I think free party and teknival culture prefers it that way. Even with the advent of mass-scale social network promotion, the majority of organisers that I know still spread the word via text messages and a phone line that activates after 10PM on a Saturday night, particularly to avoid police detection but also to semi-control the crowd that turns up. I've had random emails through my website from people desperately seeking a free party and asking for my advice on how to find one: I like that they retain their underground integrity to this degree – that's what it was all about.
Cars My Arse, Zebra crossing dance floor, Kennington, London 1998
How's it all changed? If at all?
The youngest emerging generation is continuing the rave culture spirit, but often in different ways. Inadvertently, I've ended up at mega-raves organised by absolutely no one I've heard of, attended by thousands of kids I don't recognise. The production budget is big, the decor is impressive, but the vibe is different, more commercial, even though the warehouse is squatted. The soundsystems are all hired just for the night and set up by whichever company, DJs are paid for and there are lots of burly security control and four-hour queues with £20 door prices.
Although this rather leaves behind the old "free party spirit"', the culture has had to evolve and adapt and go down separate paths to survive different political climates and ever-changing government legislation since it began in the late 80s. Sometimes we enter a period of time when anything seems possible and huge parties are held in the very centre of London without intervention. Then there are phases where police shut down even micro-raves with over-the-top shows of force. The scene has had more than one heyday and I suspect will continue to surprise people with its endurance.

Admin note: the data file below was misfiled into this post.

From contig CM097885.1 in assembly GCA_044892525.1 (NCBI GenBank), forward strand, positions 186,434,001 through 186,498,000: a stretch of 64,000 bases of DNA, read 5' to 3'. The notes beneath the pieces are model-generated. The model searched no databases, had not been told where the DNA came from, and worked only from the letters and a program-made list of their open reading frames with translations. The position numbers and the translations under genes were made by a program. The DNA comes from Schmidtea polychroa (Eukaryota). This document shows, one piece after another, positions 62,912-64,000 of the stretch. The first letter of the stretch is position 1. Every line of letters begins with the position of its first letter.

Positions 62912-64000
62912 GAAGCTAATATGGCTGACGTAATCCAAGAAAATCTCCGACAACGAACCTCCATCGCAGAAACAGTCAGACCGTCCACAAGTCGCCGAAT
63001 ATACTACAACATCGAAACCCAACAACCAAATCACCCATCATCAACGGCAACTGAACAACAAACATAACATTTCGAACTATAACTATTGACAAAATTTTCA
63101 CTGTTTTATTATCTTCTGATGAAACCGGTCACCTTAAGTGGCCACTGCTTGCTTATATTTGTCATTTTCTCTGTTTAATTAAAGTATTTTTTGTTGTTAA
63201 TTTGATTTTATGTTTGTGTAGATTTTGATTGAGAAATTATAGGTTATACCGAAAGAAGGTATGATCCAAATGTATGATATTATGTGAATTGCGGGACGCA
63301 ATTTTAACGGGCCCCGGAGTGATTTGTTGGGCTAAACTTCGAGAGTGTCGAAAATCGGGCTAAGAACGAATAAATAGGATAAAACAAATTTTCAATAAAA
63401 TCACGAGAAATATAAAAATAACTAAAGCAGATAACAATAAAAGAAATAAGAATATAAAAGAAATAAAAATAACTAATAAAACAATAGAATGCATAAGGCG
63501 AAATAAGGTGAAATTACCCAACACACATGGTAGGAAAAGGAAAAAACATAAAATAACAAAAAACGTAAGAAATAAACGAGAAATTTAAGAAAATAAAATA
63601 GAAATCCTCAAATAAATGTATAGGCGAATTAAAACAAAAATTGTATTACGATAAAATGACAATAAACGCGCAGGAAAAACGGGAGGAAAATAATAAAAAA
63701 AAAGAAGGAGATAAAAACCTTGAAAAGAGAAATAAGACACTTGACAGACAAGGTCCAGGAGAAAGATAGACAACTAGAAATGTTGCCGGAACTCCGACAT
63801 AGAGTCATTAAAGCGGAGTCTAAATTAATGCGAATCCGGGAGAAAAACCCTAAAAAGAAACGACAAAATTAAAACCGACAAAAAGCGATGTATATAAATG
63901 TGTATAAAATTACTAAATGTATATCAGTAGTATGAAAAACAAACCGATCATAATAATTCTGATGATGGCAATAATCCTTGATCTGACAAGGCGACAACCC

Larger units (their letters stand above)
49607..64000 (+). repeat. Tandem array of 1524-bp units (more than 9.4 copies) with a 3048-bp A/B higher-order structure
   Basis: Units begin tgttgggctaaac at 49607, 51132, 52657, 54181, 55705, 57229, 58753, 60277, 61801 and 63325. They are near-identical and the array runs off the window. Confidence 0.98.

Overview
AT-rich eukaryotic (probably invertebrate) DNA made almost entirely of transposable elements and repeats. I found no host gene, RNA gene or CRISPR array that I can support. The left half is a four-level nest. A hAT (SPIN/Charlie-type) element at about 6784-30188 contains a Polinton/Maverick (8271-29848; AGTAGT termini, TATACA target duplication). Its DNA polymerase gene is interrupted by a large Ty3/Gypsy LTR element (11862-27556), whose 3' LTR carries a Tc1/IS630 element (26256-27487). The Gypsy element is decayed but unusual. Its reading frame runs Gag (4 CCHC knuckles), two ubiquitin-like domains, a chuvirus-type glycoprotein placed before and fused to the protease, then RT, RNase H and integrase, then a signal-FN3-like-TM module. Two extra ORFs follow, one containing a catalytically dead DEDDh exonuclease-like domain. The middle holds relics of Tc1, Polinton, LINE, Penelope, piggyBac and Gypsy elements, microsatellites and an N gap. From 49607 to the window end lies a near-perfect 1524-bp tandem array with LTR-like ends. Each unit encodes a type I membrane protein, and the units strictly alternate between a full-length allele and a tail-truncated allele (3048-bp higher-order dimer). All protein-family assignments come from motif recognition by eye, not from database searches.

New Year's morning (Mill Mead Road, Tottenham Hale, London, 1998)
And how has the book changed in the second edition?
A huge effort went into the text sections: there's now an essay by Caroline Stedman, a musicologist specialising in this culture, and a very detailed and historically accurate reference section listing every party, its location, dates, soundsystems and any interesting facts about that particular event or venue.
My mother is American, and I've spent a great deal of time there, so I've always dreamed of selling Out of Order in the States. I had no idea if anyone would be interested in the subject matter out there, but figured that surely there is as much call for books on British raves as there is for books on punks, mods, new wave and all the other music subcultures that the UK is famous for churning out. The current EDM craze in the US and Canada confirms my belief that the climate is right to get this improved reprint out there.
Lastly, I believe that if Out of Order has a chance to get more international exposure with a second edition, that will be of great benefit for my next, new project: I'm keen to start working on a second photography book, also about free parties and teknivals but with a broader perspective. It will not only show the new generation of parties and people in the UK, and more in Europe (France, Bulgaria, Spain) but also in Morocco, Lebanon, Jordan and even Iran. Plus, anywhere else I might get invited to…
Out of Order is available for pre-order (at a discount) this week on Kickstarter, with free postage for anyone in the UK/ Europe/US and Canada.